From the Science Directorate

The National Science Foundation (NSF) and the National Institute of Mental Health (NIMH) have funding programs to address specialized research proposals for investigating issues in the wake of the terrorist attacks on September 11.

Attention Researchers: Emergency Grant Mechanisms Offered by NSF and NIMH

By Heather O’Beirne Kelly, PhD
APA Public Policy Office

Some behavioral scientists have asked whether there are special grant mechanisms in place at federal agencies for researchers interested in investigating issues in the wake of the terrorist attacks on September 11. Both the National Science Foundation (NSF) and the National Institute of Mental Health (NIMH) have funding programs that can address such specialized research proposals.

NSF has an award category (Small Grants for Exploratory Research or SGERs) designed to expedite funding of “proposals for small-scale, exploratory, high-risk research in the fields of science, engineering, and education normally supported by NSF….” Individual NSF program officers have some flexibility in providing awards of up to $100,000 for 2 years (without external review) to fund “research characterized as:

  • preliminary work on untested and novel ideas;

  • ventures into emerging research areas;

  • application of new expertise or new approaches to ‘established’ research topics; [or]

  • having a severe urgency with regard to availability of, or access to data, facilities, or specialized equipment, including quick-response research on natural disasters and similar unanticipated events” [emphasis added]

As an example, a researcher conducting ongoing work in the area of stress and coping received a SGER following the 1995 Oklahoma City bombing from the Social Psychology program at NSF. More information about applying for SGERs may be found in NSF’s on-line grant proposal guide at (see Chapter II, Section 11). Researchers are strongly encouraged to contact NSF program officers to discuss possible SGER proposals prior to submission.

NIMH has a Rapid Assessment Post-Impact of Disaster (RAPID) program “to provide a mechanism for research which requires rapid funding in order to permit access to a disaster area in the immediate aftermath of an event.” The program announcement notes that NIMH “recognizes that prompt assessment may be crucial to many kinds of mental health disaster studies, including those that focus on service seeking, on efficacy of outreach or prevention efforts, and on identifying high-risk victims on the basis of early response.” Information on this program can be found at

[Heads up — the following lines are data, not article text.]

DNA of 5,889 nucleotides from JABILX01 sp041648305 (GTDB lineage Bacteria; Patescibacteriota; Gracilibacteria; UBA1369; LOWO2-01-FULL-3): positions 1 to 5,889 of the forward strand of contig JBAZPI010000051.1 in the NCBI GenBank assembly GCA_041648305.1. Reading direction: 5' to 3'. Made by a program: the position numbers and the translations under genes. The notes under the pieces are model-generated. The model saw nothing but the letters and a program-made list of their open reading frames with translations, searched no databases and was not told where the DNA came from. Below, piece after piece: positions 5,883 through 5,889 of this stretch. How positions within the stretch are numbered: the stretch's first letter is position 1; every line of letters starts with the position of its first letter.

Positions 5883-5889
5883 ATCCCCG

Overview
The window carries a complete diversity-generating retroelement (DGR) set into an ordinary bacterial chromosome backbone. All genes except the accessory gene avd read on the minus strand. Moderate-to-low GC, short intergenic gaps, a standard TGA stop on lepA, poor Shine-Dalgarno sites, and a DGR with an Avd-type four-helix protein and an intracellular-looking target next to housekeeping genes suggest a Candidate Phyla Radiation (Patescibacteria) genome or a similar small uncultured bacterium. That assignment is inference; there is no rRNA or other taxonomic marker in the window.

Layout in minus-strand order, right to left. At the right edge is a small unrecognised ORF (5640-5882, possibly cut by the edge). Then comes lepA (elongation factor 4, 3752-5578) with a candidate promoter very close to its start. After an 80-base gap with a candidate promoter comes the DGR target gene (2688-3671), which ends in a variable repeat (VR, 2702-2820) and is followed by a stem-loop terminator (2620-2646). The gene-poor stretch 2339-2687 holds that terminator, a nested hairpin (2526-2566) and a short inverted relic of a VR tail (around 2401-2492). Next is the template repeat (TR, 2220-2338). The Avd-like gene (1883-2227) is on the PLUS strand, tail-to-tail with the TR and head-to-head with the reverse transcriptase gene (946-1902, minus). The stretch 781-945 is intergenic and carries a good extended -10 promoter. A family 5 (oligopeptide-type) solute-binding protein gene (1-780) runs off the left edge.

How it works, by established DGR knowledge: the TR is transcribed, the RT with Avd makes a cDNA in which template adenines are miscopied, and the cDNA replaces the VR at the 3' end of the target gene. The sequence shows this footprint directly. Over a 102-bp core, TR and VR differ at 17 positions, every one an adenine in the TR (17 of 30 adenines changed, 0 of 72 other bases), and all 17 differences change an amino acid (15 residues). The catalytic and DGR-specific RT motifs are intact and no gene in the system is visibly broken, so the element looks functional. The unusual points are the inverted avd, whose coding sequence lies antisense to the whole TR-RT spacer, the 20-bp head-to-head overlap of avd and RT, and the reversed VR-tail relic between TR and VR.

RAPID awards may not exceed $50,000 in amount or 2 years in duration and are non-renewable. RAPID proposals must be submitted within approximately 6 weeks of the identified disaster event. Inquiries may be directed to Farris Tuma at (301) 443-5944 or by email.

What Has Changed—and Has Not Changed—for Behavioral Science since the September 11 Attacks

By Patricia C. Kobor
Public Policy Office

The tragic events of September 11 have narrowed the focus of Congress and the Bush Administration in numerous ways. In the aftermath of the terrorist attacks on the World Trade Center Towers and the Pentagon, Congress and the Administration are focused on improving public safety, mobilizing the U.S. Armed Forces and the National Guard, and aiding the most stricken sectors of the U.S. economy. Scientific advocacy organizations, including APA, are moving very cautiously in this newly transformed city, searching for ways that they can provide tools or resources to help Congress and the Administration navigate the terrain of a war on terrorism.

To enable the government to concentrate more fully on its new priorities, Congress and the Administration have announced that only a few pieces of legislation will be considered before Congress adjourns (adjournment is forecast for late October or early November). As this article goes to press, the 13 appropriations bills providing federal funding for government agencies and programs for fiscal year (FY) 2002 are yet to be enacted, though a temporary spending bill is in effect through October 16. Some of the spending bills will almost surely be combined into an omnibus bill to speed their passage. Eager to avoid fights over language that could delay passage of the appropriations bills, the appropriations subcommittees are under intense pressure to smooth out problems and leave off more contentious policy changes.

While some observers have worried that the anticipated 15% increase for the National Institutes of Health (NIH) might be reduced to cover other pressing national needs, it appears very likely that NIH will receive the next installment toward doubling its budget. The Senate Appropriations Committee unanimously approved legislation on October 11 that would provide the Department of Health and Human Services with $54.2 billion, including $23.7 billion for NIH, $4.4 billion for the Centers for Disease Control and Prevention (CDC), and $5.2 billion for AIDS research, prevention, and care.